On 9/11 Anniversary, 'Thousands Of Small White Objects, Sparkling And Spiraling' : The Two-Way The Tribute in Light, memorializing lives lost on Sept. 11, may have disrupted bird migration.
NPR logo On 9/11 Anniversary, 'Thousands Of Small White Objects, Sparkling And Spiraling'

On 9/11 Anniversary, 'Thousands Of Small White Objects, Sparkling And Spiraling'

The "Tribute in Light" rises above the construction cranes on One World Trade Center, and the lower New York skyline, on Sept. 11, 2010.  Mark Lennihan/Associated Press hide caption

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Mark Lennihan/Associated Press

On a visit to New York City last weekend, I caught a glimpse of the "Tribute in Light," two bright beams that commemorate lives lost in the terrorist attacks on Sept. 11, 2001, and the felled Twin Towers.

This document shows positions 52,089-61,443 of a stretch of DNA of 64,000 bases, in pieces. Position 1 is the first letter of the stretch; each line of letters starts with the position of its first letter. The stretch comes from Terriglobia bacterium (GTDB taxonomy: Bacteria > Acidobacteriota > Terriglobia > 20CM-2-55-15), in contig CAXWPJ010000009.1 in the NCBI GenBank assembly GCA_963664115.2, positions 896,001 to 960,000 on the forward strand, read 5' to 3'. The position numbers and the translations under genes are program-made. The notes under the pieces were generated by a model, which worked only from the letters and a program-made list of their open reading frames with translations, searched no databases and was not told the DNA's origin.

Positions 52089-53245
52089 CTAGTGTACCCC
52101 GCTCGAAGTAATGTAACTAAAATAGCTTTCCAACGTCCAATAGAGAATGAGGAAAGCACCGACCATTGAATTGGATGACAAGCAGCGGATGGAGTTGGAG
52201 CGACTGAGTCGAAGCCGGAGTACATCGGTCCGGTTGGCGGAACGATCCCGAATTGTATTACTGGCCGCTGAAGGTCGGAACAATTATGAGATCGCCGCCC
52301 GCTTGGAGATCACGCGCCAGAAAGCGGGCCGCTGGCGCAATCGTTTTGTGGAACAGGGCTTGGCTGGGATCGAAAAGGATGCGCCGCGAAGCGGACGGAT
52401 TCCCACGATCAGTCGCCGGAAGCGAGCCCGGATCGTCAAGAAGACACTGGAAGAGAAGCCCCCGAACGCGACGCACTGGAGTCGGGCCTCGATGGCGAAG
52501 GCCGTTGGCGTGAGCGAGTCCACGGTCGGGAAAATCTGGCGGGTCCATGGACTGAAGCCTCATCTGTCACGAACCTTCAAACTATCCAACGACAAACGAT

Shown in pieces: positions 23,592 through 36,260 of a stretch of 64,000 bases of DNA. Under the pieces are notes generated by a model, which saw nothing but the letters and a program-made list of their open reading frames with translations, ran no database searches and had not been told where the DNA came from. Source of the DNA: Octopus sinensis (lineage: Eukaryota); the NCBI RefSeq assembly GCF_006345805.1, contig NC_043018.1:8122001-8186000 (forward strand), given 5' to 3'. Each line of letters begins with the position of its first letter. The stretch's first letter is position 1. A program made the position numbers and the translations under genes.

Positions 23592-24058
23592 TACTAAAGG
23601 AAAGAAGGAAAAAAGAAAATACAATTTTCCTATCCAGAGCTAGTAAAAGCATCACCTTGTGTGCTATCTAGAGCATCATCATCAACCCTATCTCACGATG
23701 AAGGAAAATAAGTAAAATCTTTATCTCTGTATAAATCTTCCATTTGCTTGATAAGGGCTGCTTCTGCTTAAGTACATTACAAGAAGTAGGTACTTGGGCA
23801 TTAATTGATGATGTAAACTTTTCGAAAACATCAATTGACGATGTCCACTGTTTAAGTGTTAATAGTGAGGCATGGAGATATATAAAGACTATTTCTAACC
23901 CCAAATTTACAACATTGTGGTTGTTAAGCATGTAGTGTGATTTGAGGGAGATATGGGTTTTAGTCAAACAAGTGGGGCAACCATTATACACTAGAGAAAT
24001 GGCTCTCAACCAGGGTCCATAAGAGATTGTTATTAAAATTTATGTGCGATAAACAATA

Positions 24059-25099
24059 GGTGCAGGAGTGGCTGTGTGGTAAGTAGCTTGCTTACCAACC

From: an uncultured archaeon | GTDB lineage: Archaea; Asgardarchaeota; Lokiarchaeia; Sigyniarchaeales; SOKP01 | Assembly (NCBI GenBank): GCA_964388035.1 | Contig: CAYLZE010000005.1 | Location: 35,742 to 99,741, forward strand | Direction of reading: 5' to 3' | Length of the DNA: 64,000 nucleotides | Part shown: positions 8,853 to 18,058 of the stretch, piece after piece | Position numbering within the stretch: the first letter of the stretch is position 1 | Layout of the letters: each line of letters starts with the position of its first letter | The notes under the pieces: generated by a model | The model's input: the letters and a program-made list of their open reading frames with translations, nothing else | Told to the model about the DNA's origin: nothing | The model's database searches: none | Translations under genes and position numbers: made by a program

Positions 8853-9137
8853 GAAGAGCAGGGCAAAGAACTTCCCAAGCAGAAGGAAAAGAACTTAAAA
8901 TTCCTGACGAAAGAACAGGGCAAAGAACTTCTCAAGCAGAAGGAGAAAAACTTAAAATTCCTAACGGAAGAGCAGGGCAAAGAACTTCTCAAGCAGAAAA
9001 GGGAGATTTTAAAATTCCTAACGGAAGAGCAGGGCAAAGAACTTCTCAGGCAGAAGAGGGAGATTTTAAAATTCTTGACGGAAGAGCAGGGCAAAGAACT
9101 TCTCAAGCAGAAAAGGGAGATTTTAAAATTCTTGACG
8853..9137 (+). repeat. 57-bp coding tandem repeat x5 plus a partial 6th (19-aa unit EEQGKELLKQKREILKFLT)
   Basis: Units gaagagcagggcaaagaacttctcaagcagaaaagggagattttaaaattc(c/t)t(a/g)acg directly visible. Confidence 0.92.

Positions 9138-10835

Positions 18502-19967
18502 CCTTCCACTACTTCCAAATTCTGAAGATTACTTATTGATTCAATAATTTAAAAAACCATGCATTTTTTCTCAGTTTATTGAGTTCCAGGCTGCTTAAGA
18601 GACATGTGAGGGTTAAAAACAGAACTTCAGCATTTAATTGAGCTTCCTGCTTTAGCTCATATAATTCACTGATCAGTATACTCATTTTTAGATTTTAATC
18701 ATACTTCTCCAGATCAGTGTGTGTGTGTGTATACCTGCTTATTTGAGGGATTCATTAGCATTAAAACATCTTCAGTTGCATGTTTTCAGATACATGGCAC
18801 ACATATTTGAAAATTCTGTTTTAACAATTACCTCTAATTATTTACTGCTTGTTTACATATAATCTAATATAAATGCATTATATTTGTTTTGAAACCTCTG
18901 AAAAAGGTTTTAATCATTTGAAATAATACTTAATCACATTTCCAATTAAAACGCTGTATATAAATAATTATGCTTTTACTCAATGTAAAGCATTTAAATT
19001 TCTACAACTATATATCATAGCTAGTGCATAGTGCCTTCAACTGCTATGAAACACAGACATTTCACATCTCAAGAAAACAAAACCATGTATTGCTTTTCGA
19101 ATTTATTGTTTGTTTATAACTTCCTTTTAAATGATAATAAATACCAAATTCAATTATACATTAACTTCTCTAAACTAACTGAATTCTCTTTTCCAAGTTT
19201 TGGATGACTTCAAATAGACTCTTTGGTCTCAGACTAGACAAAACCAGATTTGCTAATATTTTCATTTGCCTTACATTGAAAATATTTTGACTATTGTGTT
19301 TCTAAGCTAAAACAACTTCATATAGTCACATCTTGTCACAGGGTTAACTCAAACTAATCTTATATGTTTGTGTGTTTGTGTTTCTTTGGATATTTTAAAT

Because of my vantage, I didn't notice the "thousands of small white objects, sparkling and spiraling, unlike anything seen on other nights," which WIRED's Brandon Keim saw.

"Those unidentified objects have now been identified as birds, pulled from their migratory path and bedazzled by the light in a perfect, poignant storm of avian disorientation," he writes.

According to The Wall Street Journal, New York Audobon "asked the Municipal Arts Society, which operates the Tribute in Light, to turn off the lights whenever the number of birds swirling in the beams became too great."

On five occasions, the lights were turned off for 20 minutes or so, to allow the birds to continue their migration.

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NPR's Melissa Block spoke with John Rowden, associate director for citizen science and outreach for the New York City Audubon. You can listen to their conversation here.